Just wondering what happens to the diamonds that get burned or
frosted when heated.
Plural? diamonds? More like it should be “diamond”. singular. Once
you’ve done this once, why would you make that mistake again?
OK, I’m overstating the case, as I too have burned more than one.
But seriously. All you have to do is be sure they’re properly clean,
and properly coated with a flux or similar protectant, and think
through a job so you know what you’re doing first, in terms of
avoiding overheating, and this should not be a common situation. It’s
avoidable, and costly when you don’t take the proper precautions to
avoid burning the stones. It’s not usually an “accident”, beyond the
first couple “learning experiences”. After that, it’s haste,
stupidity, carelessness, and the like, all of which perhaps SHOULD be
a bit painful…
Do you throw them away or use them? Also, can you repair a diamond
that is frosted from overheating? Would not these damaged diamonds
be good for practicing setting with or not? I am curious if they
are somehow recycled.
If they’re tiny, toss em, practice with em, make a diamond tipped
scriber or other tool with it, or save it as a reminder to clean your
diamonds before heating. If they’re big enough to justify spending a
bit of money to fix, they can be repolished. They loose a little
weight in the process, but not all that much. Not worth doing with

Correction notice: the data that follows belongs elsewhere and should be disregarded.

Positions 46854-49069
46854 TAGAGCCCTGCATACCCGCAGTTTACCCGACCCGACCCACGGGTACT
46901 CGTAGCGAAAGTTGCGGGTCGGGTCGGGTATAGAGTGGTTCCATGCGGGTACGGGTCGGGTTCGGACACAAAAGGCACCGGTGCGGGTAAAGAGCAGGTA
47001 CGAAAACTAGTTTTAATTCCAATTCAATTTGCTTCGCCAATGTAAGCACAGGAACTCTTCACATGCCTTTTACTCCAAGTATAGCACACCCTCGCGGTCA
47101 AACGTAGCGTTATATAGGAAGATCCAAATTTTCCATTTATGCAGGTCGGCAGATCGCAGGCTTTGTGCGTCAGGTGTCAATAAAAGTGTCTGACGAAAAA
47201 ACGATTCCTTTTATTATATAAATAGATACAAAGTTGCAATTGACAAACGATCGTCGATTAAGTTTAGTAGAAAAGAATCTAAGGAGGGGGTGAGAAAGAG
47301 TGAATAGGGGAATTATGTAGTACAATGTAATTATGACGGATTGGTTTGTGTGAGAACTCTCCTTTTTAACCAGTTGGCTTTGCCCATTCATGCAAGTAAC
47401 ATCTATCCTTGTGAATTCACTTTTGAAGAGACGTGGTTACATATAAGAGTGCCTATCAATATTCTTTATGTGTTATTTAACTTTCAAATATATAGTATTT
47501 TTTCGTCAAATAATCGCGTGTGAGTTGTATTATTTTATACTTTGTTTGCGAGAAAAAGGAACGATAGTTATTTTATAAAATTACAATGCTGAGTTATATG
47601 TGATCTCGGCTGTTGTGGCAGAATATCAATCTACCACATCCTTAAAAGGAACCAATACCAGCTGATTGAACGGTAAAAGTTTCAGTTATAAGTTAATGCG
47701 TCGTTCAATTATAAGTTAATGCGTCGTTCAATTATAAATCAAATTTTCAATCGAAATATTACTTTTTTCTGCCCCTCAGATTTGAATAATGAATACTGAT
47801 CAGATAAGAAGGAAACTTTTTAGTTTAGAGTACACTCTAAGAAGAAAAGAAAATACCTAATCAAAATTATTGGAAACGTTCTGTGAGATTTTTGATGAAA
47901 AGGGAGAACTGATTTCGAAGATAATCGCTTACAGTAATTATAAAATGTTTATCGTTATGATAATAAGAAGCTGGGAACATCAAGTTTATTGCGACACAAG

melee in most cases, but for larger stones, it’s routine. “larger” of
course, is a variable definition depending on which cutter you’re
talking to, and the original quality of the stone.
The main thing to know is that the damage is usually just the
surface being frosted. Inside, they’re generally unchanged unless you
quenched them and shattered them in the process.
You could us them for practice setting if you want, if they’re too
small to warrant repolishing. But for me, I’d guess there are better
stones to practice with. Try synthetic rubies, for example. Makes it
very easy to see just where the metal is, so learning to work cleanly
without flanges, fins, tool marks, etc, is easier than with stones
the same color as the metal (I’m thinking practice with pave methods
in this instance). Or practice with something fragile and cheap, like
glass rhinestones. When you’ve got the skill to set those securely,
but without breaking them, you’ll know that you’re not likely to be
breaking the more durable and costly stones.